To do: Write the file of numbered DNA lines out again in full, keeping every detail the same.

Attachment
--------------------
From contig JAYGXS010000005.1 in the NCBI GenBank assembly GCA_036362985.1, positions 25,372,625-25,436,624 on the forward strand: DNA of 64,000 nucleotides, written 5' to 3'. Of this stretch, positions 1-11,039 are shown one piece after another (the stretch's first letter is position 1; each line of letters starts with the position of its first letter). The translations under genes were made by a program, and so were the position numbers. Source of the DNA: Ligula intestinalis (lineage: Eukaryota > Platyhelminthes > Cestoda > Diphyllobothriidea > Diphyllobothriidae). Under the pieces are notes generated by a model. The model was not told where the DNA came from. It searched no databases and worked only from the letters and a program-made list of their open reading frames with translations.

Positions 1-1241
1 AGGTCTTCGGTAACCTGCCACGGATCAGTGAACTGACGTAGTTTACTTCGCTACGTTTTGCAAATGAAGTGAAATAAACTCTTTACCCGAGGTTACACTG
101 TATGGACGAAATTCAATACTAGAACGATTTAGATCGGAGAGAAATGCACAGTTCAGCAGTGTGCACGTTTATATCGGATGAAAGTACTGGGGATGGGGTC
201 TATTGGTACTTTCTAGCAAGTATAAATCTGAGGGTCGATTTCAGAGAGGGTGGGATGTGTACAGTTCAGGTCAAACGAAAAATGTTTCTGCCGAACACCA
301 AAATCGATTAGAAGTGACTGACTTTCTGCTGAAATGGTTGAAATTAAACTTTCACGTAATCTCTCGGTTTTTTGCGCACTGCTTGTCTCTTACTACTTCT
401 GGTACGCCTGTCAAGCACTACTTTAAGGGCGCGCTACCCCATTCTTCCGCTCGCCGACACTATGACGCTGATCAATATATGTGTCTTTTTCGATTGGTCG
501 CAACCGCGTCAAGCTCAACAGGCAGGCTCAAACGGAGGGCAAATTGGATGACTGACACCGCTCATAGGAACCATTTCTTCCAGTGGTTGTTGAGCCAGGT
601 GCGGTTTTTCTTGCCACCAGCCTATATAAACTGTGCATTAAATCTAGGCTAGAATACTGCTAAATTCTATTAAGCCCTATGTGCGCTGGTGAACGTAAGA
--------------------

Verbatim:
From contig JAYGXS010000005.1 in the NCBI GenBank assembly GCA_036362985.1, positions 25,372,625-25,436,624 on the forward strand: DNA of 64,000 nucleotides, written 5' to 3'. Of this stretch, positions 1-11,039 are shown one piece after another (the stretch's first letter is position 1; each line of letters starts with the position of its first letter). The translations under genes were made by a program, and so were the position numbers. Source of the DNA: Ligula intestinalis (lineage: Eukaryota > Platyhelminthes > Cestoda > Diphyllobothriidea > Diphyllobothriidae). Under the pieces are notes generated by a model. The model was not told where the DNA came from. It searched no databases and worked only from the letters and a program-made list of their open reading frames with translations.

Positions 1-1241
1 AGGTCTTCGGTAACCTGCCACGGATCAGTGAACTGACGTAGTTTACTTCGCTACGTTTTGCAAATGAAGTGAAATAAACTCTTTACCCGAGGTTACACTG
101 TATGGACGAAATTCAATACTAGAACGATTTAGATCGGAGAGAAATGCACAGTTCAGCAGTGTGCACGTTTATATCGGATGAAAGTACTGGGGATGGGGTC
201 TATTGGTACTTTCTAGCAAGTATAAATCTGAGGGTCGATTTCAGAGAGGGTGGGATGTGTACAGTTCAGGTCAAACGAAAAATGTTTCTGCCGAACACCA
301 AAATCGATTAGAAGTGACTGACTTTCTGCTGAAATGGTTGAAATTAAACTTTCACGTAATCTCTCGGTTTTTTGCGCACTGCTTGTCTCTTACTACTTCT
401 GGTACGCCTGTCAAGCACTACTTTAAGGGCGCGCTACCCCATTCTTCCGCTCGCCGACACTATGACGCTGATCAATATATGTGTCTTTTTCGATTGGTCG
501 CAACCGCGTCAAGCTCAACAGGCAGGCTCAAACGGAGGGCAAATTGGATGACTGACACCGCTCATAGGAACCATTTCTTCCAGTGGTTGTTGAGCCAGGT
601 GCGGTTTTTCTTGCCACCAGCCTATATAAACTGTGCATTAAATCTAGGCTAGAATACTGCTAAATTCTATTAAGCCCTATGTGCGCTGGTGAACGTAAGA